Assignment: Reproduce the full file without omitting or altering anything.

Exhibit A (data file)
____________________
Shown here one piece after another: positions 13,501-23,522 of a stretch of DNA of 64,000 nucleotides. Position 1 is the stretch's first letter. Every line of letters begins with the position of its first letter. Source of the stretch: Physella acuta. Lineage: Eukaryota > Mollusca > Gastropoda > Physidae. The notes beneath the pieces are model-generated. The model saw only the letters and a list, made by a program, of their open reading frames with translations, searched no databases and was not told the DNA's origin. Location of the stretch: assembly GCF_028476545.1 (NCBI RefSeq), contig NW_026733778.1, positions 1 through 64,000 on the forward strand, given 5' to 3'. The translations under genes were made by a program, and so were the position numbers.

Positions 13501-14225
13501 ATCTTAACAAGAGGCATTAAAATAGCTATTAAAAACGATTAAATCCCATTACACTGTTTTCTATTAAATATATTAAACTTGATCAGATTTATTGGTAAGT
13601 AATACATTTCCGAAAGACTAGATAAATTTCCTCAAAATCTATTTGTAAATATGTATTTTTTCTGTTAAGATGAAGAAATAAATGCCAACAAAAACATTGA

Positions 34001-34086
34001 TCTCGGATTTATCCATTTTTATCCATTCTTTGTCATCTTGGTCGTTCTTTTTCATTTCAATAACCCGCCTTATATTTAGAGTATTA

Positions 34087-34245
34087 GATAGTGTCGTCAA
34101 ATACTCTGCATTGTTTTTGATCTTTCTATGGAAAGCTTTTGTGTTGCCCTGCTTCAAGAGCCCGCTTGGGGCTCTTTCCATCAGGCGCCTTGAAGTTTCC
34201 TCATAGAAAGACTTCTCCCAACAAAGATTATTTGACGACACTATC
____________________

Shown here one piece after another: positions 13,501-23,522 of a stretch of DNA of 64,000 nucleotides. Position 1 is the stretch's first letter. Every line of letters begins with the position of its first letter. Source of the stretch: Physella acuta. Lineage: Eukaryota > Mollusca > Gastropoda > Physidae. The notes beneath the pieces are model-generated. The model saw only the letters and a list, made by a program, of their open reading frames with translations, searched no databases and was not told the DNA's origin. Location of the stretch: assembly GCF_028476545.1 (NCBI RefSeq), contig NW_026733778.1, positions 1 through 64,000 on the forward strand, given 5' to 3'. The translations under genes were made by a program, and so were the position numbers.

Positions 13501-14225
13501 ATCTTAACAAGAGGCATTAAAATAGCTATTAAAAACGATTAAATCCCATTACACTGTTTTCTATTAAATATATTAAACTTGATCAGATTTATTGGTAAGT
13601 AATACATTTCCGAAAGACTAGATAAATTTCCTCAAAATCTATTTGTAAATATGTATTTTTTCTGTTAAGATGAAGAAATAAATGCCAACAAAAACATTGA

Positions 34001-34086
34001 TCTCGGATTTATCCATTTTTATCCATTCTTTGTCATCTTGGTCGTTCTTTTTCATTTCAATAACCCGCCTTATATTTAGAGTATTA

Positions 34087-34245
34087 GATAGTGTCGTCAA
34101 ATACTCTGCATTGTTTTTGATCTTTCTATGGAAAGCTTTTGTGTTGCCCTGCTTCAAGAGCCCGCTTGGGGCTCTTTCCATCAGGCGCCTTGAAGTTTCC
34201 TCATAGAAAGACTTCTCCCAACAAAGATTATTTGACGACACTATC